Eco-district development in Auckland: How climate sensitive design can contribute to making a model sustainable district in Auckland

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dc.contributor.advisor Melis, A en
dc.contributor.author Monaghan, Joanne en
dc.date.accessioned 2017-02-21T20:24:33Z en
dc.date.issued 2016 en
dc.identifier.uri http://hdl.handle.net/2292/31917 en
dc.description Full text is available to authenticated members of The University of Auckland only. en
dc.description.abstract The aim of this study is to look at what climate change is, how its caused and how it impacts globally as well as locally. It is a study for New Zealand, and as such will focus on New Zealand’s contribution to climate change as well as the impact of climate change here, specifically, in Auckland, which is the largest city in New Zealand, as well as the fastest growing city. Auckland faces the challenges of rapid growth, housing shortages, increased commercialisation and governmental influence. The growth of Auckland presents an opportunity for New Zealand to be a leader in eco-district development by utilising the knowledge of what has worked for others and adapting it for use here. The methodology of this study is to review climate change, its impact on New Zealand and Auckland and what key factors need to be addressed. It will look at how a whole systems design approach for creating more sustainable, low carbon city districts has been addressed globally and what design responses could be used in an Auckland eco-district model. Relevant precedent studies of global district development are reviewed as well as critically evaluating the existing new Auckland districts of Hobsonville Point and Wynyard Quarter. By evaluating these current solutions against global best practice the principles for eco-district development which could be applied to Auckland can be developed. The key findings are that Auckland is lagging the rest of the world both in the way in which sustainable design is legislated, as well as the targets it is following for all aspects of development particularly density and resource efficiency. To date, the government and local bodies have put little emphasis on climate sensitive design in the draft Auckland Unitary Plan or provide any robust framework or legislation. The benefit of a climate sensitive design model which can be applied to any district development at urban level is that it can potentially create a resilient model allowing each neighbourhood to be autonomous as they can supply their own energy as well as manage their own water and waste. This will put less pressure on the existing infrastructure of the city and reduce CO2 emissions. en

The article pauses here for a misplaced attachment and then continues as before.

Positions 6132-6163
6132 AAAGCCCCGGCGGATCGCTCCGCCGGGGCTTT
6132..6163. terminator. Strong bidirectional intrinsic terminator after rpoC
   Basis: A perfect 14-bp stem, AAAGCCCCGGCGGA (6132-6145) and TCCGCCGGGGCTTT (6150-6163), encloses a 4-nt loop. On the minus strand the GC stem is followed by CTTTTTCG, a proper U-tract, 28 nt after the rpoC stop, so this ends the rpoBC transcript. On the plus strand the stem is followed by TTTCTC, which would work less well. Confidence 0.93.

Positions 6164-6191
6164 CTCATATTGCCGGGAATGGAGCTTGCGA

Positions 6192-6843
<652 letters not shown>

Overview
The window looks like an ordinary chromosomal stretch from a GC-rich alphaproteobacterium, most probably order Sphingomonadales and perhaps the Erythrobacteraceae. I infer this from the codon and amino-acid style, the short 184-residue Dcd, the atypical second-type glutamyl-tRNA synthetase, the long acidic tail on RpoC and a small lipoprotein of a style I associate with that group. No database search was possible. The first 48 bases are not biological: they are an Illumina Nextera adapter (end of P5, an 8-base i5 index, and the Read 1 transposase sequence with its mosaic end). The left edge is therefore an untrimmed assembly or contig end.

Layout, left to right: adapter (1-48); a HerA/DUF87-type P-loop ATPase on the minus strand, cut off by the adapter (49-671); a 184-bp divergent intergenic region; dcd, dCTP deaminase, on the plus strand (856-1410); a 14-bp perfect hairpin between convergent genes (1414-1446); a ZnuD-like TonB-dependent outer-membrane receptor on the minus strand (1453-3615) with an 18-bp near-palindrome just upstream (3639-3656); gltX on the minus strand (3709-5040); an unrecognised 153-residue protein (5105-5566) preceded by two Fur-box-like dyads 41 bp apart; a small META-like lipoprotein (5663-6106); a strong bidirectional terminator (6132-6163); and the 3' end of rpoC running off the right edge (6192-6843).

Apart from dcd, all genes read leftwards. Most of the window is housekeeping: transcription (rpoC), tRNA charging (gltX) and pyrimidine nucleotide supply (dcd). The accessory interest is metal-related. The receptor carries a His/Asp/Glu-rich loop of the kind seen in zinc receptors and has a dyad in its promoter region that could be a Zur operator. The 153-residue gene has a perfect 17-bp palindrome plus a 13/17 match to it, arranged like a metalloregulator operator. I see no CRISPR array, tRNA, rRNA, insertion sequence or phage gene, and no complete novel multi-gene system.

dc.publisher ResearchSpace@Auckland en
dc.relation.ispartof Masters Thesis - University of Auckland en
dc.relation.isreferencedby UoA99264934513902091 en
dc.rights Items in ResearchSpace are protected by copyright, with all rights reserved, unless otherwise indicated. Previously published items are made available in accordance with the copyright policy of the publisher. en
dc.rights Restricted Item. Available to authenticated members of The University of Auckland. en
dc.rights.uri https://researchspace.auckland.ac.nz/docs/uoa-docs/rights.htm en
dc.title Eco-district development in Auckland: How climate sensitive design can contribute to making a model sustainable district in Auckland en
dc.type Thesis en
thesis.degree.discipline Architecture - Sustainable Design en
thesis.degree.grantor The University of Auckland en
thesis.degree.level Masters en
dc.rights.holder Copyright: The author en
pubs.elements-id 614273 en
pubs.record-created-at-source-date 2017-02-22 en


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